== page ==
Volunteer Opportunity:
Fundraising to Find a Cure

Associate Board Past President Stephanie Stefanik

Arthur was diagnosed with severe Cerebral Palsy (CP) when he was nine months old.  The cause of Arthur’s disability is unknown but my grandparents were told he would not live past his second birthday.  In a moment, a family of modest means had to accept the emotional and financial burdens of having a child with CP.  At the time, resources for those with the disease were incredibly expensive. My grandfather worked three jobs to pay for Arthur’s care and my grandmother, a University of Chicago alum, devoted her life to changing the way Chicago embraced CP. 

Because of their efforts, Arthur inspired a cabinet maker to fashion the early designs of wheelchairs made specifically for people with CP.  Legendary Chicago Cubs announcer Jack Brickhouse dedicated a  game to Arthur – however because Wrigley Field was not yet wheelchair accessible, he was unable to attend the game.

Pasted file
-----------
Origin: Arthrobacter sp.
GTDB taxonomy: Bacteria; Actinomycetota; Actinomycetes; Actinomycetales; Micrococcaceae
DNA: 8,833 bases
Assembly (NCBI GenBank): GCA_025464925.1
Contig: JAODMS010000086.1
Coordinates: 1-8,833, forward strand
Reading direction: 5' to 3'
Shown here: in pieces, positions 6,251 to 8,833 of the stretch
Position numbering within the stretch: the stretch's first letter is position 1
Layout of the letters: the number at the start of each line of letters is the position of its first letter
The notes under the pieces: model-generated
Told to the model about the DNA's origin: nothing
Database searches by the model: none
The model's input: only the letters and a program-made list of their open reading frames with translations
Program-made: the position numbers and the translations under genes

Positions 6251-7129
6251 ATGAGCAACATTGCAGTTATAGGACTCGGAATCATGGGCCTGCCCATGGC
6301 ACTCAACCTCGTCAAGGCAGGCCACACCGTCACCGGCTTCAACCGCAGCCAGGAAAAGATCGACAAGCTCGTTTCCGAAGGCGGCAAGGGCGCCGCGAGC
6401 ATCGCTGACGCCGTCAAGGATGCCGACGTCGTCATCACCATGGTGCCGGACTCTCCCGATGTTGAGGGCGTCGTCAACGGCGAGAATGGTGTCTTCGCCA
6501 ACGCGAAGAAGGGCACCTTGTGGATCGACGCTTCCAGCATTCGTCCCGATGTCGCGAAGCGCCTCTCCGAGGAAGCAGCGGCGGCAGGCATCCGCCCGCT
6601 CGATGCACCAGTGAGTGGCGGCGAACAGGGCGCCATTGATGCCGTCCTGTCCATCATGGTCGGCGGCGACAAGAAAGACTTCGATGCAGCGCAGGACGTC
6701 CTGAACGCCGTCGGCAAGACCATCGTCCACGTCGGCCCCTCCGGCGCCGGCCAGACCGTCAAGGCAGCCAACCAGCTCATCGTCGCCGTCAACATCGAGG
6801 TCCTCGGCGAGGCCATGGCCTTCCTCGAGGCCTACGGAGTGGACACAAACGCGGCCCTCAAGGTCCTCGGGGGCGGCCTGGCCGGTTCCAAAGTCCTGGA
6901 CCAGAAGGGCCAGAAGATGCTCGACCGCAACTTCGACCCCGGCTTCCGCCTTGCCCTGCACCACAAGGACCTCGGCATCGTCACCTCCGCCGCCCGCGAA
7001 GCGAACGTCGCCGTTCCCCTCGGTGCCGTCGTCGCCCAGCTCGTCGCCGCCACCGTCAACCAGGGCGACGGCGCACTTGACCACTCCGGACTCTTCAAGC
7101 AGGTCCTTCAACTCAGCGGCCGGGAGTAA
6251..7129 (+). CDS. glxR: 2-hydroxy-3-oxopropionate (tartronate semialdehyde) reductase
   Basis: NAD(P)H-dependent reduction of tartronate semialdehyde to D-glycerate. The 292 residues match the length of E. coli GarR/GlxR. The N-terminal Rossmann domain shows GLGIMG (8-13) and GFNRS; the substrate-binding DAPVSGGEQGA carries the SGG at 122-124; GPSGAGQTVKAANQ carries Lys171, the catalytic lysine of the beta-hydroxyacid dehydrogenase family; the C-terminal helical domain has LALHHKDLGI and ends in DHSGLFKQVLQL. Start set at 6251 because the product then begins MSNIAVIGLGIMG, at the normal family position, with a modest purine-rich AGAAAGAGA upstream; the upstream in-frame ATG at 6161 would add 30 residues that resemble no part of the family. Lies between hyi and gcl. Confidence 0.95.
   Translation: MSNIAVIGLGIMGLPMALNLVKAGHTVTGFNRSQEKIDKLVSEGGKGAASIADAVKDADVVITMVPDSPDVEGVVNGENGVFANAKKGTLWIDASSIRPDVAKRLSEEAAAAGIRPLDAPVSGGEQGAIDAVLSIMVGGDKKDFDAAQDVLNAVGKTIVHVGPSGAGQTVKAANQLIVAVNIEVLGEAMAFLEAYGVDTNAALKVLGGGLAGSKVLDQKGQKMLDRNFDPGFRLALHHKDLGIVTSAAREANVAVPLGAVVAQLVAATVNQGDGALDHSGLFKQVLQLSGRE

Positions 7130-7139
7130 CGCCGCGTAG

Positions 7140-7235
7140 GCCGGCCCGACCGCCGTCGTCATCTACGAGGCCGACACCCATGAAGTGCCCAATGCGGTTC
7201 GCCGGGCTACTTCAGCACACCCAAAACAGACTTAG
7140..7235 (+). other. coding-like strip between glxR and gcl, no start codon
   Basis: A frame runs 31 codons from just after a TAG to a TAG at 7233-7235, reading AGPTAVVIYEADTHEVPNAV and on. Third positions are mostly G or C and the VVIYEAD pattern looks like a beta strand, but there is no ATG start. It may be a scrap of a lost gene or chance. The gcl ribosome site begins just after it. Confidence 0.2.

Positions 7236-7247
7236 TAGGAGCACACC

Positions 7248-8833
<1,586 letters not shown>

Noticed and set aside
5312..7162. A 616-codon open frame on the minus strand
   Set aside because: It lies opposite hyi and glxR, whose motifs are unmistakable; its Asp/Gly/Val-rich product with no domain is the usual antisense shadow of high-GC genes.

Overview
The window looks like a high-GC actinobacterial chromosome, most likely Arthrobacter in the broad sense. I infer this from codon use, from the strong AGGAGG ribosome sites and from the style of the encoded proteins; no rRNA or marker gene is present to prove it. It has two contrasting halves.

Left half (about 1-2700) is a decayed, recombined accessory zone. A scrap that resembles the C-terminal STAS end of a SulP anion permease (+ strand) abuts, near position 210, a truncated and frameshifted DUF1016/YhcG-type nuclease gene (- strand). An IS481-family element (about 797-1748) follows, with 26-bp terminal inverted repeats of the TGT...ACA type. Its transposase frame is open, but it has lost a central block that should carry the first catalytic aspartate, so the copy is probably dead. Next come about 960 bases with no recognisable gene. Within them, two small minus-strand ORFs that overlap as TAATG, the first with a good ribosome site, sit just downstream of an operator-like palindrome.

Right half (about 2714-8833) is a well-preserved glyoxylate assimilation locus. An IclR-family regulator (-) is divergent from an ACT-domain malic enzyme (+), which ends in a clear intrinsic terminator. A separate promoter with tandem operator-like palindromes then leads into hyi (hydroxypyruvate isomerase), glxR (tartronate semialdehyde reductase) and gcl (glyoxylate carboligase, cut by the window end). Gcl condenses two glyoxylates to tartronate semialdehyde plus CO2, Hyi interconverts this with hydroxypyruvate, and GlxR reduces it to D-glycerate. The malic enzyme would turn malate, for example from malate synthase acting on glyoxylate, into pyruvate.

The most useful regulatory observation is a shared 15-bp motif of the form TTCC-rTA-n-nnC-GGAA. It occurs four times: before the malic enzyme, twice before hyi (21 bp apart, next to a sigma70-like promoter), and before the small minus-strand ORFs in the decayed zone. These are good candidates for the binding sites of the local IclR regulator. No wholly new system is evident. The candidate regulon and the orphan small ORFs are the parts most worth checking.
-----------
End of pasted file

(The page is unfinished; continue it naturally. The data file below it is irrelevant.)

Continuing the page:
People with CP sometimes cannot speak, but they are great listeners. I am told Arthur had the most wonderful laugh and loved jokes because it was then that he was able to clearly communicate happiness.  Maybe laughter is the best medicine. Arthur lived until he was 29.  

I was tremendously proud when the Associate Board agreed to support research at NorthShore that works to prevent and find a cure for cerebral palsy in newborns. Our passion has enabled us to raise and contribute more than $210,000 in the last three years to this cause.

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